I started faster than I anticipated, with my first mile coming in just under 8 minutes. This wouldn't have necessarily been bad, I was just worried that I'd go out too fast too soon. Maybe I shouldn't have worried about it, but hindsight is 20/20. I did the first few miles around 8 minutes. The first 3 miles were around Prospect Park, the next 4 or so inside it. As we exited the park we crossed the 7 mile marker.
Post-race boardwalk

Most of the rest of the race was down Ocean Parkway, before finally ending on the Coney Island boardwalk. I struggled a little bit toward the end of the race, but still managed a decent time of 1:47:39. Not my best, but certainly not my worst. Afterward, I met up with Jeremy, Amortya, Giri, Hua and Russ (first half for both of them!) and a few other friends for beer. It was a great morning! Gotta hand it to NYRR for making this a superb race.

Also, Amortya ran a 1:39:53, Jeremy ran 1:41 and Giri 1:19. It's awesome to be in such great company.


Still to come: Long Island Marathon recap and BQ plan. Have a great weekend, and congrats to everyone who finished!

Friday, May 17, 2013

On the Eve of the Brooklyn Half

2013 Edition

As usual, I'm behind on my posts. I decided to stay ahead of the curve with this one, though. Tomorrow is the Brooklyn Half Marathon, which is one of my very favorite races. This will be the third time I've run it, after 2009 and last year. 

I'm little bit uncertain about how I'd feel about the whole affair this year because the race is enormous. I think there are almost 40,000 people running it. It truly seems like most every runner in New York City is running this race. Normally I have no problem with large races, but something about the explosive growth of this one made me uncomfortable. 

My fears were slightly assuaged on Wednesday, when I went to pick up my bib. The "Pre-Race Party" (aka race expo) was in a neighborhood called Dumbo that's underneath the Brooklyn side of the Manhattan and Brooklyn bridges. I have to give NYRR a lot of credit, it was a great event. The expo itself had a number of cool activities and displays, not to mention the usual collection of gear for sale. Outside of that, though, they set up a legitimate beer garden, complete with food, live music, and of course, beer. 

I ran there after work and met Amortya. Hua and Russ rode their bikes and met us there not too long after. I saw three or four other people I know, which only served as further confirmation that this really is a very small community, numbers aside. 

So I suppose, until tomorrow, the jury is still out on whether or not this race can maintain its charm while accommodating tens of thousands of runners more than usual. If Wednesday was any indication, it might be a little bigger, but perhaps no less charming, intimate and enjoyable than ever.

My view from the Pre-Race Party

Wednesday, May 8, 2013

Runners Are The Best Company

This weekend brought two occasions in which I had the pleasure of meeting and enjoying the fine company of several runners. I'll recount one here and save one as part of my Long Island Marathon race report.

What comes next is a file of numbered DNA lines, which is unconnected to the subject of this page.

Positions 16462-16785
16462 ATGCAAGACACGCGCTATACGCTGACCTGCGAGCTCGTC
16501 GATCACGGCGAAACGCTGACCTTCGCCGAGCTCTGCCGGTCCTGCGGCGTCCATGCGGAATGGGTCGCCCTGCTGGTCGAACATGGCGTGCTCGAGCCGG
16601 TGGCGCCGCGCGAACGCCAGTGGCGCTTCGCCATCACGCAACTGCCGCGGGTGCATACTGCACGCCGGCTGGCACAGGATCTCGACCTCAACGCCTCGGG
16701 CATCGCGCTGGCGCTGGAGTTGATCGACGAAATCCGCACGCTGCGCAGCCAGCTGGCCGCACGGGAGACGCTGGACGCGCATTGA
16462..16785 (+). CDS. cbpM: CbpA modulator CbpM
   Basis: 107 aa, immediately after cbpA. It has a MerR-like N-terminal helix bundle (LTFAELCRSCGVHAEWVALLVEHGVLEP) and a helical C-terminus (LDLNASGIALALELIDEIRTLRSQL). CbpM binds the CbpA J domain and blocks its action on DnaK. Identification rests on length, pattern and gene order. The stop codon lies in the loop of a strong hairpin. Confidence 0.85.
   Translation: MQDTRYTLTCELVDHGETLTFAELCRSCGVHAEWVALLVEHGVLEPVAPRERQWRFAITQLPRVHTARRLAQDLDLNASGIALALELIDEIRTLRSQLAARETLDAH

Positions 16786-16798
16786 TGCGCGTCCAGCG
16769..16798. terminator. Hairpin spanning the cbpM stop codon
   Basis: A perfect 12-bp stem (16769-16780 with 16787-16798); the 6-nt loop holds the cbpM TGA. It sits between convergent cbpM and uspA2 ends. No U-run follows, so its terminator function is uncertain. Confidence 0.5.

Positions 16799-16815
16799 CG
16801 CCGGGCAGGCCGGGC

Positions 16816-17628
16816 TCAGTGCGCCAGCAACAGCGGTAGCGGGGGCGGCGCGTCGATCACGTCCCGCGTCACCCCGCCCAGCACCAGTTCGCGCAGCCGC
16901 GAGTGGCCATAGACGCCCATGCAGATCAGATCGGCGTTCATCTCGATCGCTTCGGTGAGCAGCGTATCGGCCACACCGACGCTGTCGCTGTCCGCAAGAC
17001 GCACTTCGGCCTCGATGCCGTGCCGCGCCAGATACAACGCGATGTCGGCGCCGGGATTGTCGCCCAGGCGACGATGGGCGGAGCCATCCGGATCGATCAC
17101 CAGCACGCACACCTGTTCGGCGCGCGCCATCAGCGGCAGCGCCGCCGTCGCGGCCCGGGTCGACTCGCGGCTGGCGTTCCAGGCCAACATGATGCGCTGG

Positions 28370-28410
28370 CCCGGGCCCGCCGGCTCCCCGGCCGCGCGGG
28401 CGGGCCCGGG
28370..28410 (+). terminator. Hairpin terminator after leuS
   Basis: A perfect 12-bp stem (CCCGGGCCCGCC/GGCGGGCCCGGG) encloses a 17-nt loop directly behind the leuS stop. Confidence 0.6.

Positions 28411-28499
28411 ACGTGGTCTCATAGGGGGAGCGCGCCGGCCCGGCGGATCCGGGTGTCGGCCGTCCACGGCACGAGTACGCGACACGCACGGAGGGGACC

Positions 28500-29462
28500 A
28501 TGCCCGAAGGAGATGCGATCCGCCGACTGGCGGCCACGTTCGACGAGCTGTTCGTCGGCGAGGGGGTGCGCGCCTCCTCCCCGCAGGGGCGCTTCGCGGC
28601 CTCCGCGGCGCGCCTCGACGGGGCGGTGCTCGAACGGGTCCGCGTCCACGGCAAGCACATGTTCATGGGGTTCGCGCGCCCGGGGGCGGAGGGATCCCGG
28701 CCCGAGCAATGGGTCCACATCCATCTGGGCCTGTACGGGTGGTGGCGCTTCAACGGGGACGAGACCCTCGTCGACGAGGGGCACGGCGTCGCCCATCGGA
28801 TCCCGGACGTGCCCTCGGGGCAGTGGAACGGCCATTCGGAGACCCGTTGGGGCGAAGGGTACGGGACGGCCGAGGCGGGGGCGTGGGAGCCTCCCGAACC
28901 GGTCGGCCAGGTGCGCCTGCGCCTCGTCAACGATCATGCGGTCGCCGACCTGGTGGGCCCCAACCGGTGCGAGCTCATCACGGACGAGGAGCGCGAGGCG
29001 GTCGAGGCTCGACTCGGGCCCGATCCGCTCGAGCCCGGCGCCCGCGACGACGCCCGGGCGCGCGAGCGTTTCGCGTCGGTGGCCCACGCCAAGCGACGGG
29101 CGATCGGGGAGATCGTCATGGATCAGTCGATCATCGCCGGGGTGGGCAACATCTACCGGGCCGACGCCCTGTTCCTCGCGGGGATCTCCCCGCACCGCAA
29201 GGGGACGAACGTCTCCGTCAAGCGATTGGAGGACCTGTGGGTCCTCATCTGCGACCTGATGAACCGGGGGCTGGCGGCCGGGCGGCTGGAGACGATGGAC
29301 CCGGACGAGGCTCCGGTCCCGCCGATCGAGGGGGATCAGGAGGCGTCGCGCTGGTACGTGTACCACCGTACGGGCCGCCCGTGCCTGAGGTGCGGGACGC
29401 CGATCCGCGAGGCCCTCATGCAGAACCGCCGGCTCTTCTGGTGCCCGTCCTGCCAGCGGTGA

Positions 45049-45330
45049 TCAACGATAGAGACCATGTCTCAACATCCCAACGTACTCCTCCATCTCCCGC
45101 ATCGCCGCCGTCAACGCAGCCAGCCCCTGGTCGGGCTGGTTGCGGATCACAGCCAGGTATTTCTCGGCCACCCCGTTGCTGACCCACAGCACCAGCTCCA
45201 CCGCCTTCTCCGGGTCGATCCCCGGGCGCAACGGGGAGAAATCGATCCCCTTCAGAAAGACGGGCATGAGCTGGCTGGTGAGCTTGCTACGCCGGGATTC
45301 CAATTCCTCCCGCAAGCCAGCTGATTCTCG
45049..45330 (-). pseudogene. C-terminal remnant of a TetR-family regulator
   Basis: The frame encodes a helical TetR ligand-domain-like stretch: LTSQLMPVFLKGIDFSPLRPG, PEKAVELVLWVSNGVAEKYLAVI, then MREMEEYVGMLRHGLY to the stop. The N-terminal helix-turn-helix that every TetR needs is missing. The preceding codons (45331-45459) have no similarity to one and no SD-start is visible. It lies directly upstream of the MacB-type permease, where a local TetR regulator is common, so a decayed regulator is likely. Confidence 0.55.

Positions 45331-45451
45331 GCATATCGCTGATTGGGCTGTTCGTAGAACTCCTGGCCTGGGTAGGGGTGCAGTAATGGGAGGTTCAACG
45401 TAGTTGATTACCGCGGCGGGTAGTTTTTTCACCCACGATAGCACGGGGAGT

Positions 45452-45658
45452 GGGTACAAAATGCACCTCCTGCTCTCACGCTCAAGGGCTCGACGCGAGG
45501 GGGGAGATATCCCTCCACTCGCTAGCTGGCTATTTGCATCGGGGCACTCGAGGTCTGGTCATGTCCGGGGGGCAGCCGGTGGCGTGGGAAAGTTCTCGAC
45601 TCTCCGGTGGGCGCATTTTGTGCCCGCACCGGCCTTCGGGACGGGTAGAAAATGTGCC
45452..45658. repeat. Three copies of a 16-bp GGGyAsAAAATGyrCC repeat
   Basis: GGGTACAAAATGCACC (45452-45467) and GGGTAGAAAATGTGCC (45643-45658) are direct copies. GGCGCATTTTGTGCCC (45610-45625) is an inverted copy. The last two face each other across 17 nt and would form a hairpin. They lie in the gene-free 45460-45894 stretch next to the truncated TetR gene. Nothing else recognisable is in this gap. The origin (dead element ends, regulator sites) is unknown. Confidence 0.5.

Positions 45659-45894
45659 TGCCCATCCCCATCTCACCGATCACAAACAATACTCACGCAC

Saturday, I attended the last JackRabbit long run in preparation for the Brooklyn Half coming up in a couple of weeks. The last two weekends, I've done (read: tried to do) these runs at a faster pace than I typically do long runs (8:00, 8:30 mins/mile).

For better or worse, my MO is to commit to as many non-conflicting events as possible in order to ensure that I'm motivated to get out and be productive. This life strategy can backfire sometimes (read: often). For example, this weekend, I knew I had the Long Island Marathon on Sunday. I think most people would avoid doing a long run prior to a marathon. I could be wrong, but I can also see how someone would make the case that it's common sense.

But you know what? I signed up for that long run and I intended to follow through. Plus, attendance at all three runs resulted in a free tech shirt. So whether because of principles or the allure of free crap, I saddled myself with two days of heavy running.

BUT...I did strategize a little bit and planned to run the 12 miles in Prospect Park at a 10 minute pace instead of 8:30 hoping it would have little or no impact on Sunday's marathon. I'll talk about that more in my Long Island Marathon race report. For now, I'll focus on my experience during the training run.

First, it was nice running at a slower pace because it's much easier to socialize. Before the group separated a bit, I was able to talk about races, marathons, people's experiences, hear what running clubs they belonged to. It was great.

After awhile, the group did spread out and I spent most of the run with two other women in the pace group. One was a pace group leader and the other was actually from a slower pace group who just caught up with us.  The pace group leader (marathon PR: 3:17) regaled us with stories of her time running high school track and cross country. I can say from experience that the best pace group leaders are entertaining AND precise with their timing. This was no exception.

Only on rare occasions do I remember 12 miles going as quickly as it did Saturday. Simply put, running with those two was a pleasure. We all had things to say and conversation flowed freely and in all directions. We talked about a broad spectrum of topics from running to traveling abroad and some as complex as cultural identity.

At the end of the run, I didn't get their contact information and I only vaguely remember their names. But even as I left and acknowledged this oversight, I wasn't too fazed. As a runner, I keep faith that I'll run into the friends I've made (no pun intended) somewhere along the way.